The genesis of the Corgi name can be traced back to a company called Mettoy which had been operating in Northampton from 1933. The founder, Philip Ullman, was joined by Arthur Katz, both of whom were of German extraction and had previously worked together in Nuremburg. In 1956, the pair decided to go head to head with the existing Dinky range of die cast toys, produced by Meccano, and who were the long-established market leaders when it came to the production of transport-related toys.
The resulting range was produced in Swansea, the location of which gave rise to the new products’ name, taken from the Welsh breed of dog. The production of die-cast metal vehicles thrived, with a ready-made workforce drawn largely from newly-redundant coal miners as the previously dominant industry in the area was scaled down.
Having started by modelling standard ‘production’ vehicles familiar to those in the United Kingdom – there were just eight variants at first, featuring the likes of Triumph and Ford cars – there was a relatively swift shift in emphasis to encompass other models from further afield, and the brand-name very quickly became very familiar across the globe.
This success underwrote the next big move, with the release of models based on films and TV programmes; this spawned the iconic James Bond Aston Martin DB5 (which remains the best-selling toy car of all time), along with other classics such as the Batmobile, Chitty Chitty Bang Bang and Thunderbirds vehicles. This product line kept pace with the release of new films and series throughout the next two decades, right up to The Professionals and Magnum PI in the early 1980’s
All the time Corgi were producing more utilitarian vehicles – tractors and trailers, commercial vehicles, fire, police patrol and ambulance vehicles, motorway maintenance and construction, tanks and other military hardware - even circus vehicles - with larger versions of some making up the Corgi Major range. The extent of the product range was reflected in the yearly ‘catalogue’, the extent of which increased tenfold from 1956 to the latter part of the 1960’s.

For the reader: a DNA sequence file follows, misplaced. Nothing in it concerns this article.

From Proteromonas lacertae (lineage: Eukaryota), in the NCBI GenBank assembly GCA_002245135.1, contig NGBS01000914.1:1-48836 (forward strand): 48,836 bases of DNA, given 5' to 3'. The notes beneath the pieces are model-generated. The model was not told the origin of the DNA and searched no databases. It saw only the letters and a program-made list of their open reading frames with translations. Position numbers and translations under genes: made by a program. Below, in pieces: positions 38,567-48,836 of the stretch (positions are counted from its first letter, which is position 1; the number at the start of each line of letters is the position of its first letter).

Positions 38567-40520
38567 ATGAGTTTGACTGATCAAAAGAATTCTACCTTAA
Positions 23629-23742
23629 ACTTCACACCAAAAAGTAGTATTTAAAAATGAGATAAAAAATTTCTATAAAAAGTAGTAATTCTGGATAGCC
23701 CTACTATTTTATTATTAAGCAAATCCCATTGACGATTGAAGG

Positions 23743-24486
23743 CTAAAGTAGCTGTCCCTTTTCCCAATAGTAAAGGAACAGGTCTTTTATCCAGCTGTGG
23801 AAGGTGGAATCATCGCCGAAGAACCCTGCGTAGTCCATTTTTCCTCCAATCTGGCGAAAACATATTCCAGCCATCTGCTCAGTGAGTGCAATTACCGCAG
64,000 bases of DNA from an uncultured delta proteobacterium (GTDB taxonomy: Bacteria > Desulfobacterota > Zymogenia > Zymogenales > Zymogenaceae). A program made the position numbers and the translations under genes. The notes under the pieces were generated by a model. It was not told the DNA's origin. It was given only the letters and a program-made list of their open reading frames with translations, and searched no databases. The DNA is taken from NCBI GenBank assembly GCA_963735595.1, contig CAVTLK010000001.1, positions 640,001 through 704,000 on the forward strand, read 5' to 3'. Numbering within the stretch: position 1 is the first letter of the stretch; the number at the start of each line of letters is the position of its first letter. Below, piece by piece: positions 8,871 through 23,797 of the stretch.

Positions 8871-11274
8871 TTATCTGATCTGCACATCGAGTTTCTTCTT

Ultimately, though, there was a familiar tale to be told, with profits dwindling during the 1980’s as the growth of ‘digital’ toys mushroomed to the detriment of properly interactive playthings. Again, as with other retailers, the brand name was later reanimated under the remit of producing smaller-quantity ‘collectors’ items and is still extant under the Hornby umbrella, with 'product placement' now encompassing the likes of Mr Bean and Only Fools And Horses.
It’s doubtful whether there are any more evocative toys of the 1960’s and 70’s than some of the Corgi classics – cataloguing and describing them, for instance, certainly took longer than more usual items, simply as they all prompted admiration and reminiscence in equal quantities. That said, it's also a bit of a disappointment to note that something you remember so vividly is now considered old, vintage and collectable !
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